Sunday, April 12, 2009

Krishti u ngjall! Vërtetë u ngjall!

The title of this post is in old-style Albanian, the language my wife’s parents spoke.

Every year, on a certain day, when Mom and Pop were still alive, we would call them in Florida or they would call us in Nebraska or New York or Florida or Georgia (we moved a lot) and whichever party said “Hello?” heard the words, “Krishti u ngjall!”

The response was always immediate from the other person: “Vërtetë u ngjall!”

Phonetically, it sounded something like this:

KRISH-tee oong-ee-AHL! vair-TET oong-ee-AHL!

What a strange thing to do, you might be thinking.

Not at all. If you’re curious what those strange phrases might mean, here is an English translation: Christ is risen! He is risen indeed!

The day, of course, was Easter Sunday -- Resurrection Day -- and we were simply doing what Christians have been doing in various places and in various languages for two thousand years.

After Pop died in 1983 and Mom died in 1986, we continued the traditional Albanian Easter greeting with Mrs RWP’s aunt in North Carolina. Now she is gone, too. There is nobody left in the family to speak Albanian to.

So, very early this morning, as the day was beginning to dawn, I said to Mrs. RWP, “Krishti ngjall!” and she replied, “Vërtetë ngjall!” Some traditions are worth preserving.

This was not only an Easter greeting, it was something like the communion of the saints, I think. Some of them on earth, and some of them in Heaven. But all in agreement.

In many places around the world, in many languages, many people said these words today. We said them at our own church (Pentecostal, not Albanian Orthodox) this morning. The pastor said, “Christ is risen!” and the entire congregation replied, “He is risen indeed!” The pastor said it three times, and after the third response, spontaneous applause broke out in the choir and among the congregation.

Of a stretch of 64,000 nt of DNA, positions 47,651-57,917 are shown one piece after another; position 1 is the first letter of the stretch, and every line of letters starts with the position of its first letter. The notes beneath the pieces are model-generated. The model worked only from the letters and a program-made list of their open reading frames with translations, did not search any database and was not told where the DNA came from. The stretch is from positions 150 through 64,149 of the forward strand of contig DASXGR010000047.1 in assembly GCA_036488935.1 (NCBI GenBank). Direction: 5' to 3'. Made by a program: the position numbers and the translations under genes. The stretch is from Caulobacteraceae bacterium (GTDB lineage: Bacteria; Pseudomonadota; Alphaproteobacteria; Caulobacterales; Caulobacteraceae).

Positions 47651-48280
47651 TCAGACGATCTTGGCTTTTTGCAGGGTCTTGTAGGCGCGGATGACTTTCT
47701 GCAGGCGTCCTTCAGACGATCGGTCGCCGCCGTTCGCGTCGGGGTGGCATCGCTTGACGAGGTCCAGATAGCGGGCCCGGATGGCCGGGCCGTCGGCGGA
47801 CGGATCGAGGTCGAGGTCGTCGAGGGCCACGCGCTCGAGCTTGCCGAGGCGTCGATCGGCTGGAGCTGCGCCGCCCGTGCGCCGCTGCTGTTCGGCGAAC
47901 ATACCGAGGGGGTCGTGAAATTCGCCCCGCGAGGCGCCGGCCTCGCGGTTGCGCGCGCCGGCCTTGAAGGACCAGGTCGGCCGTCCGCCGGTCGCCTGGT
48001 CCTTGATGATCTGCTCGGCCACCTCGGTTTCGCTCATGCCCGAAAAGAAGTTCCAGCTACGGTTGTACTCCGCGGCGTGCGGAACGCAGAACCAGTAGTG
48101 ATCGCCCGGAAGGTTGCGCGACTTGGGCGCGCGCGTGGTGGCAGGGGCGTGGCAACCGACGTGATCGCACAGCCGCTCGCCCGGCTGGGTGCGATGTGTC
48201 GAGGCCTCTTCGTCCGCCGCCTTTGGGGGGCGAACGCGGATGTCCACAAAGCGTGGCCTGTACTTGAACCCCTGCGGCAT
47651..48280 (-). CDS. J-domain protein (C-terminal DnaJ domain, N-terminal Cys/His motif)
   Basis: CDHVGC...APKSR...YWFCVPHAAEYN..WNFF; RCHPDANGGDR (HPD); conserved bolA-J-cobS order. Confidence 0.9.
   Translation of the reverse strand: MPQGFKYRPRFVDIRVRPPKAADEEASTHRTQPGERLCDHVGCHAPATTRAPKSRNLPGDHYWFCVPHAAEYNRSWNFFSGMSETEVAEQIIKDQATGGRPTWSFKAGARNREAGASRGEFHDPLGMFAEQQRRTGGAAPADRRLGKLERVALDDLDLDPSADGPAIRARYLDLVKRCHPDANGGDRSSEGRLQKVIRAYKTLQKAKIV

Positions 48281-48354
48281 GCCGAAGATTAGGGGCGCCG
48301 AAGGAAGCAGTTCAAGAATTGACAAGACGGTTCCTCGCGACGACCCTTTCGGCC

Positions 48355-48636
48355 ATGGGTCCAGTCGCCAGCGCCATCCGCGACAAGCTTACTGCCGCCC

As I said, the communion of the saints.

This afternoon I found on the Internet a photograph of the interior of Saints Peter and Paul Albanian Orthodox Church in Philadelphia, Pennsylvania, the church Mrs. RWP attended as a child with her mother, father, and brother. It was the first time my wife had seen this church since 1946. The church is decorated in the photograph, not for Easter, but for another Christian holiday.

Christmas. You may have heard of it.


  1. We should all keep such traditions alive, Mr. RWP, thank you for sharing a fine post.

  2. beutiful tradition, sentiment and photo. :-)

    thank you


  3. Oh, Rhymsie, this is a wonderful post! What a treasure to know those ancient Easter words in a unique language! Yes, keep the tradition alive of speaking them.

    I woke up too early and decided to change my blogpost to publish on April 15, but after seeing the CHRISTMAS photo on your post, I'm leaving it for today, the 14th.

    A belated Merry Easter to you!

  4. What a beautiful gift you gave your wife. That is the sweetest thing I have heard in a long time.

  5. Thank you to everyone who commented:

    Reamus - This tradition will probably end in our family with the two of us. Our children don't speak Albanian, let alone their spouses. Perhaps we can teach the grandchildren, though.

    Pat - Arkansas - So you liked it then....

    bARE-eYED sUN - Welcome, first-timer! I'm glad you enjoyed the post. Come back often.

    Jeannelle - And an even more belated Merry Easter to you!

    Egghead (Vonda) - We've been doing this every Easter for 46 years now.

  6. Krishti u ngjall!

  7. Dua kishën aq shumë! se foto e kishës është e bukur! Unë jam shqiptare si ju!Kristi Ngjall!

  8. A Lady's Life, I think so too!

    RachelS., thanks for commenting! I used to learn that you said, "I love church so much! that picture of the church is beautiful! I am Albanian like you! Kristi Risen!"

  9. Krishti u ngjall! Albanian American from Philadelphia and I attend this beautiful Church. I don't speak much Albanian either but we are Albanian Orthodox and its in our soul. Important to pass these traditions on to future generations. Come visit!

  10. Welcome, Qafzez, to this little corner of Blogworld. Ask some of the very oldest people in your church if they remember Jim and Carrie Cudse (Dhimitri and Ksanthipi Kuci) or Nelson and Christine Pitchi. The names of the children in the two families were Mike, Eleanor, Nancy, and Johnny. These were Mrs. RWP's parents and uncle and aunt. They all moved to North Carolina around 1946.

  11. What a wonderful, thoughtful tradition to be upheld.

    I sense the ambience.

    Thank you, my kind friend.